Seeking Recommendation on Linear Algebra Textbooks

  • #1
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Dear Physics Forum personnel,

I am a college sophomore in U.S. with a major in mathematics and an aspiring algebraic number theorist. I wrote this email to seek a recommendation on one or two outstanding linear algebra textbook that can supplement the Linear Algebra (Friedberg et al.), which is a required textbook for my theoretical linear algebra course for Fall 2015. I always enjoy studying from multiple textbooks so it would be nice for me to purchase one or two more LA books to supplement my main textbook. Ones that I currently have in mind are Hoffman/Kunze, Axler, Serge Lang, Anton, etc. but I am clueless of their contents. Could you recommend one or two LA textbooks that I can use in accordance with Friedberg?

Sincerely,


PK
 

Answers and Replies

  • #2
jtbell
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While you're waiting for responses, you might try using the forum search feature (top right of the page) to search for the word "linear", ticking the boxes "Search titles only" and "Search this forum only". I've moved this thread to the textbooks forum, so most of the search results will be about linear algebra textbooks. Good luck!
 
  • #3
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I would recommend Sergei Treil's "Linear Algebra Done Wrong" which you can find in full here free of charge in pdf format. It is quite rigorous and thorough, and according to some knowledgeable members of this forum contains everything you need to know about the topic. I am self-studying from it myself and can personally vouch for its quality.
 
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  • #4
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Anton Txt is wordy, hand wavy, and sometimes the examples are not fully worked. I would advice against. There is a pdf of anton floating around the web. You can download it to see if you like it.
 
  • #5
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I am considering one from Hoffman/Kunze, Lang, and Axler to supplement Friedberg. I taken a look at Anton and Treil, but I honestly did not like them much....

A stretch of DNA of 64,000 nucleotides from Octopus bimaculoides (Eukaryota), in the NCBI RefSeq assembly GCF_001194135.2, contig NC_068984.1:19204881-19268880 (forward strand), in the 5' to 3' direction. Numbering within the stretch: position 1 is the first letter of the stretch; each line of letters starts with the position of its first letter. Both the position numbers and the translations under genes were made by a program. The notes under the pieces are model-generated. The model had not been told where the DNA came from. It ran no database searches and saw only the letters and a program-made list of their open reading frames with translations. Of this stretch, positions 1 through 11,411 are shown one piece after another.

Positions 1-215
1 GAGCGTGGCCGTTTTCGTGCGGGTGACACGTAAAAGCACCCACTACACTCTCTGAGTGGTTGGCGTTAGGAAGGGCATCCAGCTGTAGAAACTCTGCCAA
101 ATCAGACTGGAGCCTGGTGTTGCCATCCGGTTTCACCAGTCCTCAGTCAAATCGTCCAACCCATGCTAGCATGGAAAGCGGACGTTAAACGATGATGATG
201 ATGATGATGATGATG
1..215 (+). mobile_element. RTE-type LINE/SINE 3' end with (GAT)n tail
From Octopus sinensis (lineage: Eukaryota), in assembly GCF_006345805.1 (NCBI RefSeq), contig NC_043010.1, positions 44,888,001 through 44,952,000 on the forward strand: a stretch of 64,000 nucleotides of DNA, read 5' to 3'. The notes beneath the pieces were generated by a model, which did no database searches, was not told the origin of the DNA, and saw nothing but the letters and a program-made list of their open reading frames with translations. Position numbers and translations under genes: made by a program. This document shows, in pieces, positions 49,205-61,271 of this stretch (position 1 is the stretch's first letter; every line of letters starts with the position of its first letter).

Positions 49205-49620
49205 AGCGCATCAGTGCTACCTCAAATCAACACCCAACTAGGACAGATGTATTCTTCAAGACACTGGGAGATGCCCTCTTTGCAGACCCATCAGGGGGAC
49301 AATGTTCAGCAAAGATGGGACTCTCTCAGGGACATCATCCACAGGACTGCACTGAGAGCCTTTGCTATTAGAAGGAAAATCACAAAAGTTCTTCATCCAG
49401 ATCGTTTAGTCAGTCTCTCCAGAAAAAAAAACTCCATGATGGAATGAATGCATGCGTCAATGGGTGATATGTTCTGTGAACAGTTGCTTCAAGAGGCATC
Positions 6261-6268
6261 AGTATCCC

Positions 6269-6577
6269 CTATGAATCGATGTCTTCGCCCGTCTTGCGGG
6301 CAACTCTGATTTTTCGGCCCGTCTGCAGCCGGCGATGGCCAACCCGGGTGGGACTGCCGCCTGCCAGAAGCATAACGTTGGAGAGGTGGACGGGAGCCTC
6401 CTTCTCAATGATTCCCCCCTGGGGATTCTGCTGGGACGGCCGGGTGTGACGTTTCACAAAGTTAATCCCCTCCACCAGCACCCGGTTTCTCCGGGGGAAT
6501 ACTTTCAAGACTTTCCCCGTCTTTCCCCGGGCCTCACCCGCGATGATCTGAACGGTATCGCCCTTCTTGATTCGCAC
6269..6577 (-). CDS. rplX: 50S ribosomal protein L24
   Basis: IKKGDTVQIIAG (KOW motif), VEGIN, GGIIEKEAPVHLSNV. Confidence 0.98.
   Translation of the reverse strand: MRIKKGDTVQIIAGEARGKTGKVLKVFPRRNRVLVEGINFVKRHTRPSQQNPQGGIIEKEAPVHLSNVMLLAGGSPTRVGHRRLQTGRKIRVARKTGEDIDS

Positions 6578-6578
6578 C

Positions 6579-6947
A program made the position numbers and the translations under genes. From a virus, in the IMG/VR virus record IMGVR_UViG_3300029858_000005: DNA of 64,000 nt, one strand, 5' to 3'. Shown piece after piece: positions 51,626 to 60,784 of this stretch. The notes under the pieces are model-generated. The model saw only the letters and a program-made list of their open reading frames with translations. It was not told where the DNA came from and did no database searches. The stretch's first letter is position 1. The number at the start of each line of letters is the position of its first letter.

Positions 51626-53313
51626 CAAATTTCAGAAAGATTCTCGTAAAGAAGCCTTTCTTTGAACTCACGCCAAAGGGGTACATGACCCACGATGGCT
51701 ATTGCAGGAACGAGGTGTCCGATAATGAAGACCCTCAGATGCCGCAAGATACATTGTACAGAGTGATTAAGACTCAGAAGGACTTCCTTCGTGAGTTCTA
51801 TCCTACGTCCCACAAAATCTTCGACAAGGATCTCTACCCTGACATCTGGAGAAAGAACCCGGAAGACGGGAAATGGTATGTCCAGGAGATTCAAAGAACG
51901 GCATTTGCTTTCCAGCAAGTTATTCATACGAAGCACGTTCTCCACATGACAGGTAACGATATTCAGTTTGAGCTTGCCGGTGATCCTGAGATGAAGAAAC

• #6
verty
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Some more books for you to consider:

https://www.amazon.com/dp/0486780554/?tag=pfamazon01-20&tag=pfamazon01-20

This one should be more or less equivalent to Friedberg, it looks decent to me. If you're considering Axler, this one looks to be a good substitute.

https://www.amazon.com/dp/B00CWR4Y9M/?tag=pfamazon01-20

This one is in the old style which I like. It should be good if only because it is constructive rather than axiomatic.

---------------------------

Something different now. Looking at Amazon's Hoffman & Kunze reviews, I see the following in one of the reviews:

One problem that I see with this book is that it focuses a little too much on matrix representation of everything. While matrices certainly do have their uses in computations, it is quite possible for students to learn to rely so much on matrices that they are unable/uncomfortable with the properties that linear transformations have in of themselves.
I don't know this book but I have to object most strongly to this claim. Probably I should give reasons why but there is this thing called the burden of proof: if one makes a ridiculous claim, it is for the claimant to back it up or substantiate it. In this case, the ridiculous claim is that knowing too much about matrices is bad. I simply reject that out of hand.

This actually makes me think Hoffman & Kunze would be a good choice. I think I would choose it out of your three listed options.
 
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  • #7
Fredrik
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I am considering one from Hoffman/Kunze, Lang, and Axler to supplement Friedberg. I taken a look at Anton and Treil, but I honestly did not like them much....
Since you're looking for a supplement rather than something to teach you stuff you've never seen before, I think Axler is a very good choice. But I think any of these books will do. I like Treil the best myself. It's certainly the cheapest. If you choose Axler, I still recommend that you read the stuff on determinants in Treil.

I think Anton is brilliant in many ways. That book makes almost everything easy to understand. If there's a proof you don't understand in one of the other books, you will probably understand the proof in Anton. But I still don't like the book, because I find it absurd to introduce linear transformations so late in the game (several hundred pages into the book).
 
  • #8
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Thank you very much for all of your advices! I actually bought Hoffman/Kunze as it was sold in special discount and I bought the brand-new U.S. Edition by $55.00! my plan is to read Friedberg as a main text and Hoffman as a supplementary reading (different insights, more quantities of theoretical problem sets, etc.) and then proceed to the applied/computational LA texts and the advanced LA texts (Roman). Will I be in a disadvantageous position by skipping Axler and Treil?
 

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